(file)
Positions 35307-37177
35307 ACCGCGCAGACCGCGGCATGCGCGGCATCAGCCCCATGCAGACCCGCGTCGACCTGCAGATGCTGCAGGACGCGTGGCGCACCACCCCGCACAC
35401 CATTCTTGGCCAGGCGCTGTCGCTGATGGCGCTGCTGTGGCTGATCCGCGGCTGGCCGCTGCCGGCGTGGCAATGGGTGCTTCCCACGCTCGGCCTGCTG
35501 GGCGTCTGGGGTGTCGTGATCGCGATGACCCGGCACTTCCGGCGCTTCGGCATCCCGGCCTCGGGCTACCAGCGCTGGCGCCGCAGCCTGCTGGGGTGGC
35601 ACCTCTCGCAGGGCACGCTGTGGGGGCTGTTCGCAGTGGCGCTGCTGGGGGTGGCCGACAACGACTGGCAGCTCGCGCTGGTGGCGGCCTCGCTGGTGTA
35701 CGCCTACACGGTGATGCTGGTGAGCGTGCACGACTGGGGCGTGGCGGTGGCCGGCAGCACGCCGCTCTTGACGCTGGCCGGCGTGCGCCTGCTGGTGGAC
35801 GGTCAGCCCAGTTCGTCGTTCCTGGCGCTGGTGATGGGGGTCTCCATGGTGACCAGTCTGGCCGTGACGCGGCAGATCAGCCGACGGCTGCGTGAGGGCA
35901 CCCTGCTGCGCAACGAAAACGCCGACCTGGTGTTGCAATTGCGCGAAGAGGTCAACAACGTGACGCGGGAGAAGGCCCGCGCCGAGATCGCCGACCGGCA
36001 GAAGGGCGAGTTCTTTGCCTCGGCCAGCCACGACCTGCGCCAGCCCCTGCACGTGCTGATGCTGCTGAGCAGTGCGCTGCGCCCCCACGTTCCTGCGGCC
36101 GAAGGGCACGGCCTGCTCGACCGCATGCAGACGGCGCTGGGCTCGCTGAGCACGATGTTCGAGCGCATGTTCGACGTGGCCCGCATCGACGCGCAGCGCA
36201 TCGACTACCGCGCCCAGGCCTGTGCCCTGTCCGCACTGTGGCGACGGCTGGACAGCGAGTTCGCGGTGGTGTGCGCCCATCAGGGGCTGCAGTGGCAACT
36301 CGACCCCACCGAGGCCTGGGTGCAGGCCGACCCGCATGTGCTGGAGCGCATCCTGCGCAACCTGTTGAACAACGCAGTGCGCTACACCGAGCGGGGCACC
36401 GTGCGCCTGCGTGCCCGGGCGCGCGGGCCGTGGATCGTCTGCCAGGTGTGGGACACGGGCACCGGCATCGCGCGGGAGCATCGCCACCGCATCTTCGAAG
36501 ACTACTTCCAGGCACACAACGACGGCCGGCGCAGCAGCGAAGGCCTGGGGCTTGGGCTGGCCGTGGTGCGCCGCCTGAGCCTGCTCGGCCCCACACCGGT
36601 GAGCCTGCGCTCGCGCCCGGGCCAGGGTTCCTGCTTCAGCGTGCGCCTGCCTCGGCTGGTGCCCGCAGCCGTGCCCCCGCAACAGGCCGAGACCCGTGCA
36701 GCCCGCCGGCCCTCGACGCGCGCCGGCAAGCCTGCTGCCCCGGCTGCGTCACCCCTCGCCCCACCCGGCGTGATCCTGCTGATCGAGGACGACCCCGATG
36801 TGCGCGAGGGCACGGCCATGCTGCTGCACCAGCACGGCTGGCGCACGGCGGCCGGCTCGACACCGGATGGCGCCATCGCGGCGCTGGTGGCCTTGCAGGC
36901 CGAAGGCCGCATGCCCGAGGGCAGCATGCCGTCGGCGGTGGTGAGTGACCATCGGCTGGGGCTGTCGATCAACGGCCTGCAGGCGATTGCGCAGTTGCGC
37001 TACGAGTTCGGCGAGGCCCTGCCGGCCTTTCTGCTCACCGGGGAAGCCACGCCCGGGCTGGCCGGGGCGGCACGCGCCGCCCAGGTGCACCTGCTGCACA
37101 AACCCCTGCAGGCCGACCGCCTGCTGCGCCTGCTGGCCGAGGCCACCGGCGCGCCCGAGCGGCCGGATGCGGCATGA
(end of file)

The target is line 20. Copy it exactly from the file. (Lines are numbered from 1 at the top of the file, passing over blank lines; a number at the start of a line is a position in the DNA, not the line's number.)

37101 AACCCCTGCAGGCCGACCGCCTGCTGCGCCTGCTGGCCGAGGCCACCGGCGCGCCCGAGCGGCCGGATGCGGCATGA